To experience true creativity is to be lost in a flow state. It can feel as if a stream of ideas and messages moves through us – we just have to get out of the way and allow this magical process to happen.
Creativity by nature has a very fluid structure, which is why perfectionism can be the ultimate killer of creativity. Perfectionism is focused only on the end game. It has a strict idea of what we plan to create and it doesn’t allow space for something unique and surprising to emerge.
If the thing you create is not exact, if it goes outside the lines, then you deny it. Inherent in the word perfectionism is a denial of the perfection of everything as it is. It denies the opportunity for something to create its own form.
If you’re starting to explore how to overcome perfectionism, you have to start by getting to the root. What’s causing this tendency and desire in the first place?
Typically, perfectionism is rooted in our strident need for certainty. In the desired end result of approval. Often, this desire for approval from others comes from a deep wound.
If this pressure to be approved of by another person is deeply ingrained in us, it can start to feel as though we personally will not be whole if we don’t get the approval from someone outside of ourselves. So, we learn to deny approval from ourselves to ourselves unless we reach some perfection that seems to be always out of reach.
For many of us, this begins in our childhoods with our parents. Personally, I remember the heavy pressure to get straight A’s and the way my father would be very angry and disappointed in me if I came home with a B. Have you ever experienced this kind of pressure for someone’s approval? I’d love to hear about it in the comments.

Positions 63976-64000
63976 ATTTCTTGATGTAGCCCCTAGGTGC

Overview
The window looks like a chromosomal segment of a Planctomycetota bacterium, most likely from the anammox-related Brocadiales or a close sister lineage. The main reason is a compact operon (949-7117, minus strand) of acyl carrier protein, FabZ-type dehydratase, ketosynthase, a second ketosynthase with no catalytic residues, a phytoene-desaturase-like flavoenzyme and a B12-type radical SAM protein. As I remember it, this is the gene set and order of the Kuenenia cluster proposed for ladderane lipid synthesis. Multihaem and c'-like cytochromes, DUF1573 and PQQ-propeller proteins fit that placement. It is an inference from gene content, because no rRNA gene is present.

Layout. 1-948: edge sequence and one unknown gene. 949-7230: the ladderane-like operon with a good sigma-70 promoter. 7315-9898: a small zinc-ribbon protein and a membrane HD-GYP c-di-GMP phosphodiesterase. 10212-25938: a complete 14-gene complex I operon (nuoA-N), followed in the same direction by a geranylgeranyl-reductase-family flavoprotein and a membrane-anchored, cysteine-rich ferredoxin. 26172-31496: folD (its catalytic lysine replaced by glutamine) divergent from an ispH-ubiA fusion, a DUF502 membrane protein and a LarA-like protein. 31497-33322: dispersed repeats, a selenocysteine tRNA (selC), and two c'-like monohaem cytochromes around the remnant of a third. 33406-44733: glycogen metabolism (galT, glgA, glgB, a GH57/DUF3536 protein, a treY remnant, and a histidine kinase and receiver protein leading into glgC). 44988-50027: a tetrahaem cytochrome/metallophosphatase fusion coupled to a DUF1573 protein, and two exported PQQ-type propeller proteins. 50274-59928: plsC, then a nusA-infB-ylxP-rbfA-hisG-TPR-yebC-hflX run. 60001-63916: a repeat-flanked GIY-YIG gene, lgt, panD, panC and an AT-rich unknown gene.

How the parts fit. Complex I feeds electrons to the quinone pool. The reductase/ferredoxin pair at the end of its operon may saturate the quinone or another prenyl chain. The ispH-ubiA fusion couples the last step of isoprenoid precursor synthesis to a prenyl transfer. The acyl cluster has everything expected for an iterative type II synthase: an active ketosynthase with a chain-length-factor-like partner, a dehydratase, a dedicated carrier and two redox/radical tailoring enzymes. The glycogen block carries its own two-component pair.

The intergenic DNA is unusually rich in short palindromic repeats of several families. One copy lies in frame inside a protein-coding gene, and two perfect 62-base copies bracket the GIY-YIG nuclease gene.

When we experience this, we’re left with this core feeling that deep down, we are flawed. That without the external validation of making something perfect and getting the approval we’ve been conditioned to seek, we are not whole.
So ultimately, if you’re curious about overcoming perfectionism, you have to be willing to go within and look at the wound that has made you feel this way.
If perfectionist tendencies are wrapped up in a tightly held desire for a specific outcome, you can almost guarantee that the root of this is your wounding. This is the kind of perfectionism that can take a toll on your mental health.
If you feel this tendency coming up around a project or creation, it might be a good time for a healthy dose of “done is better than perfect” mentality.
But there is an upside to perfectionism when it comes in the form of a desire to create something beautiful or impactful. Something that feels perfect to you.
When it comes to your creative process, “good enough” usually doesn’t feel very good. That drive to always make something better because you feel proud and excited about what you’re creating is the healthy side of perfectionism. At this point though, it’s perfectionism without the “ism.” It’s not a compulsive need for approval, it’s a deep desire to create something you feel proud of.
You may eventually reach a point where you realize perfectionism is taking a toll on your life and holding you back from your personal growth.
For me, this point came when I was just miserable and I knew I couldn’t live that way anymore. I finally stopped at some point and thought, “Why am I always trying to make everything perfect?”
I realized that I would be so much more fulfilled when I came to a place where I was more interested in the curiosity and the exploration of what could present itself than trying to reach a specific end result.
For a lot of people, perfectionism and anxiety are closely linked. So when you finally get free of this thought that you need to make things perfect, you actually get free of your anxiety too.
The way you start to experience this freedom is by surrendering to the fact that nothing is perfect, and everything is perfect in its imperfection. That there is beauty in imperfection.
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